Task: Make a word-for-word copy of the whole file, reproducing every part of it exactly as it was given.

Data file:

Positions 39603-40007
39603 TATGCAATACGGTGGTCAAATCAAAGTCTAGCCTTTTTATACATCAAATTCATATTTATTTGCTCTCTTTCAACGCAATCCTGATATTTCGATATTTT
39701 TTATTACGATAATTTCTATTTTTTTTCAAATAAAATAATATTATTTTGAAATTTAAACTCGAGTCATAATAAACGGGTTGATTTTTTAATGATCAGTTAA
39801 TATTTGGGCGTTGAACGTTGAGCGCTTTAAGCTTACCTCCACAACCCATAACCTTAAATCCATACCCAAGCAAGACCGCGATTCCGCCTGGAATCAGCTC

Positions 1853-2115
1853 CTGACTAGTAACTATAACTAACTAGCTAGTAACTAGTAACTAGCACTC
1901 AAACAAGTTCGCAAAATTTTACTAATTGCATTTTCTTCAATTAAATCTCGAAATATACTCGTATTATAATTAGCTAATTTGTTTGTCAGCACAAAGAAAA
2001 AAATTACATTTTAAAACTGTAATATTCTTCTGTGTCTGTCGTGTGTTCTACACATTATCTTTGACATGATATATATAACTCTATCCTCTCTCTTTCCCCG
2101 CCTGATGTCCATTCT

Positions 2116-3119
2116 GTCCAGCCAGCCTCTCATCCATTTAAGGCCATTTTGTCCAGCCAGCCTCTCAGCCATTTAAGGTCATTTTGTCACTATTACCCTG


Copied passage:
Positions 39603-40007
39603 TATGCAATACGGTGGTCAAATCAAAGTCTAGCCTTTTTATACATCAAATTCATATTTATTTGCTCTCTTTCAACGCAATCCTGATATTTCGATATTTT
39701 TTATTACGATAATTTCTATTTTTTTTCAAATAAAATAATATTATTTTGAAATTTAAACTCGAGTCATAATAAACGGGTTGATTTTTTAATGATCAGTTAA
39801 TATTTGGGCGTTGAACGTTGAGCGCTTTAAGCTTACCTCCACAACCCATAACCTTAAATCCATACCCAAGCAAGACCGCGATTCCGCCTGGAATCAGCTC

Positions 1853-2115
1853 CTGACTAGTAACTATAACTAACTAGCTAGTAACTAGTAACTAGCACTC
1901 AAACAAGTTCGCAAAATTTTACTAATTGCATTTTCTTCAATTAAATCTCGAAATATACTCGTATTATAATTAGCTAATTTGTTTGTCAGCACAAAGAAAA
2001 AAATTACATTTTAAAACTGTAATATTCTTCTGTGTCTGTCGTGTGTTCTACACATTATCTTTGACATGATATATATAACTCTATCCTCTCTCTTTCCCCG
2101 CCTGATGTCCATTCT

Positions 2116-3119
2116 GTCCAGCCAGCCTCTCATCCATTTAAGGCCATTTTGTCCAGCCAGCCTCTCAGCCATTTAAGGTCATTTTGTCACTATTACCCTG